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US Crowdfunding in 2014

Posted by on May 4th, 2015

Crowdfunding is the practice of raising money for a project or venture from a large number of people utilizing an Internet website or platform.  Funding from each individual can be quite small, $10 or less, although some projects have much higher minimums.  Projects include films, musical recordings, new companies, products, inventions, personal causes and many others.

Since the

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Is it legal to have a crowd-funding site that gives equity as reward?

In the United States, equity-based crowdfunding will not be legal until January, 2013 at the earliest, when the SEC issues its rules regarding the process. It will then be permitted, provided that it is done in strict compliance with those SEC rules, and the provisions of the JOBS Act, which was signed by President Obama earlier this year.

*original post

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Are there any crowd funding options for tech start-ups not tied to just supporting projects?

The U.S. Securities and Exchange Commission has very strict rules about who can raise investment funds for privately held businesses, and how they are allowed to go about doing it.  At the moment, this is primarily limited to raising money from very rich people who qualify as Accredited Investors, and with whom you already have a pre-existing relationship.

Forget Presidential Politics: Here’s How We Create Jobs — And How You Can Help

As I write this, days after the 2012 presidential election, I’m probably not alone in feeling relieved that the political jeering and soapboxing that reached a feverish pitch during the seemingly endless campaign season has finally subsided.  Yet amidst all the partisan cheerleading and name-calling, there has been some discussion of substance.  One particular four-letter word has been used pervasively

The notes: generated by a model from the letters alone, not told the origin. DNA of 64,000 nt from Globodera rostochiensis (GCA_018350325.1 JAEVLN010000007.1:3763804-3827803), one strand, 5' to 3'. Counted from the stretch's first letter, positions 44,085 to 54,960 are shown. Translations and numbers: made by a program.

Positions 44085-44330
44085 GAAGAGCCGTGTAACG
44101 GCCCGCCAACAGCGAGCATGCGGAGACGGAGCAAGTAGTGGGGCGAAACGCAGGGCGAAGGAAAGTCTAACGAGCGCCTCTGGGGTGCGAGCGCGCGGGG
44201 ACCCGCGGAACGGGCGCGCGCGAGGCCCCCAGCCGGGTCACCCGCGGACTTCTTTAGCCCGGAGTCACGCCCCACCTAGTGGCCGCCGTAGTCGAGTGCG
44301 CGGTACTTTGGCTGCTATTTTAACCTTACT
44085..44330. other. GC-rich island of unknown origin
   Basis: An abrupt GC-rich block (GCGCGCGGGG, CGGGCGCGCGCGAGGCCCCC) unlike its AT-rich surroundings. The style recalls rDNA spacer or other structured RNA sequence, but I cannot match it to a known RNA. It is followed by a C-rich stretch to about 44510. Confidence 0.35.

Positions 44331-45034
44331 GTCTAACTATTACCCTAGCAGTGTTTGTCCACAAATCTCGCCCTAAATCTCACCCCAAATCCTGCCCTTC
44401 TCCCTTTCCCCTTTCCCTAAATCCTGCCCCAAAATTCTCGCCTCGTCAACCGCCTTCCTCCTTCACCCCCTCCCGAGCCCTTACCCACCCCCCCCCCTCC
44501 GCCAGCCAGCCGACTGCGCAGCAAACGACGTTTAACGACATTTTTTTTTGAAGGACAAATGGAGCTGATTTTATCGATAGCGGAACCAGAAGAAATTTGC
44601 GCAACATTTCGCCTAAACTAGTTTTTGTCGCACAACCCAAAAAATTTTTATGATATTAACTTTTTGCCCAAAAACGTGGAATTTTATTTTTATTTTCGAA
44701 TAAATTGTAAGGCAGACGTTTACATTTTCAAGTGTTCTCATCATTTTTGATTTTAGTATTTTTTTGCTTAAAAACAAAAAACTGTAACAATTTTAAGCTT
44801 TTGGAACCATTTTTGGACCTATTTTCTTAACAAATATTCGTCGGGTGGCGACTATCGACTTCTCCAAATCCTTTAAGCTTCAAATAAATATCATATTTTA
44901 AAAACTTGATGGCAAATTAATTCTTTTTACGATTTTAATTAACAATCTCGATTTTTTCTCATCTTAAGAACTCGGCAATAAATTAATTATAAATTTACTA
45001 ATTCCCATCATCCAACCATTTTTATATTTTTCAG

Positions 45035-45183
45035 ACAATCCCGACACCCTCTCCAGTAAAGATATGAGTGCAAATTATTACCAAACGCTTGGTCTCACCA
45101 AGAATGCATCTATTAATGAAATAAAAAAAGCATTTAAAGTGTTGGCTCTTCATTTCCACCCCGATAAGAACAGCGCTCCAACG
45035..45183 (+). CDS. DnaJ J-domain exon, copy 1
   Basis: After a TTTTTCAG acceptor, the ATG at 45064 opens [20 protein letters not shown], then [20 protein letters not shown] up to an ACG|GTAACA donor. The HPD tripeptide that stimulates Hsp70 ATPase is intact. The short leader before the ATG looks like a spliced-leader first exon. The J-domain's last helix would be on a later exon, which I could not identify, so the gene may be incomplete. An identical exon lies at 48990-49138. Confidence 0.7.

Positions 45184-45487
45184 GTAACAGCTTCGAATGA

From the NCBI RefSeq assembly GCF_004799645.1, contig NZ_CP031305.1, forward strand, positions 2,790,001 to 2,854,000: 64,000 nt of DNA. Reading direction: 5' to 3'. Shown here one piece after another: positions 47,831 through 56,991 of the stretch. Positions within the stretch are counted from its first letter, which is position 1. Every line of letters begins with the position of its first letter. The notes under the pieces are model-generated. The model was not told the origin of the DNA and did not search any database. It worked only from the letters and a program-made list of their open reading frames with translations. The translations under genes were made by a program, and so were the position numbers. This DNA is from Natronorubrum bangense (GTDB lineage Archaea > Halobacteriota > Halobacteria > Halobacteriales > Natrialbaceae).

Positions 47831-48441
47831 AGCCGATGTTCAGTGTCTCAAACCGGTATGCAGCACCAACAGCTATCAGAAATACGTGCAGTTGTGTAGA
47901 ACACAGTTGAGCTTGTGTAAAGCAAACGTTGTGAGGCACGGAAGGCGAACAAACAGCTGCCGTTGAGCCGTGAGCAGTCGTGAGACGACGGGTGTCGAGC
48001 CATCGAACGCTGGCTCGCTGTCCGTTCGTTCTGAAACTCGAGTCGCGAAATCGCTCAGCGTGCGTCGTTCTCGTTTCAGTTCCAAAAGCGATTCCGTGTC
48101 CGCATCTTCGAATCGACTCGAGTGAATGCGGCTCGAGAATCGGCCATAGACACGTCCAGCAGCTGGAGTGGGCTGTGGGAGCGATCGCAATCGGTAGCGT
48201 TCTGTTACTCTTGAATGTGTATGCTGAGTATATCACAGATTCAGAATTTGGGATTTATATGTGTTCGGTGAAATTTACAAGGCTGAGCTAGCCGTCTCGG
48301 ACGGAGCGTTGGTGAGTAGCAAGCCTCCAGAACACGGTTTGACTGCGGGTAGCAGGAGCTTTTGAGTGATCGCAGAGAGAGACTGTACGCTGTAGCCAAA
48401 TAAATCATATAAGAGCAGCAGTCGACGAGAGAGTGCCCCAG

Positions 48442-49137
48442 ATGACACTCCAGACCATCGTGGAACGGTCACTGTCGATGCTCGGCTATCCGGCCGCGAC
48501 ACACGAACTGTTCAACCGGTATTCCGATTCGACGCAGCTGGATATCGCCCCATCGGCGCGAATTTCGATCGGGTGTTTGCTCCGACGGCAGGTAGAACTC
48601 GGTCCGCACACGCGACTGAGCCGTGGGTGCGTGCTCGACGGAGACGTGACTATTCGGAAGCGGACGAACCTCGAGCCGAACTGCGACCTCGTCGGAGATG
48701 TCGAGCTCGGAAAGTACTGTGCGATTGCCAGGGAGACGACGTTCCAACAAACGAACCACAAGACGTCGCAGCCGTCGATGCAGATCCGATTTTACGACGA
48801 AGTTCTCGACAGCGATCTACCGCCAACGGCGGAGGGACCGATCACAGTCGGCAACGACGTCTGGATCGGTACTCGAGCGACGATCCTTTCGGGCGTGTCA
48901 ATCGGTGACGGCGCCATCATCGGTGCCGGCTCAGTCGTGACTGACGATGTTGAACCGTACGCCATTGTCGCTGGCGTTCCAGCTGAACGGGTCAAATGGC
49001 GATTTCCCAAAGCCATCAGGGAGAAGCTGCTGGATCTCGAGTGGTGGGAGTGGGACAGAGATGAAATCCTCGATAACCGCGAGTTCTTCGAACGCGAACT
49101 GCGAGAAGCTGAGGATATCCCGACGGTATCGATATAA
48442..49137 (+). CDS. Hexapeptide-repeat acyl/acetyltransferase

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Is it legal to solicit investors for a startup since the JOBS Act has passed?

Yes and No.

The JOBS Act has several pieces, two of which are relevant here. The fascinating thing is that they allow for diametrically opposite activities! The key questions are:

Who can you MARKET to? Who can you SELL to?

Under the Crowdfunding provisions of the JOBS Act, a startup company will, for the first time, be able to sell

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Forget Crowdfunding: Why JOBS Matters

Posted by on April 6th, 2012

Most all the talk about the JOBS bill is about crowdfunding, seeding, and the ability to advertise private placements.  In my mind, other provisions are the really big news for young companies.

Those are the expansion of the size limits for “Reg A” offerings, and the newly created “regulatory on-ramp.”  Together, these have re-opened a door to capital that’s been

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Crowdfunding Back On Track — As Milk Train, Not TGV

Last week I penned an in-depth critique of the portion of the JOBS Act seeking to legalize crowdfunding in the United States.  The bill, which may have more to do with political grandstanding in an election year than with actual job creation, was approved by a strong bipartisan majority in the House of Representatives. As I argued last week, the

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The Great Crowdfunding Train Wreck of 2013

The verb “to disrupt” in all its forms is rightly popular in the startup world.  To many entrepreneurs, few things are as personally satisfying (or as lucrative) as disrupting an entrenched, complacent, monopolistic, inefficient or stagnant market in ways that often empower consumers and producers alike.  Consumer Internet and mobile technology businesses continue to be rife with opportunities for disruption.

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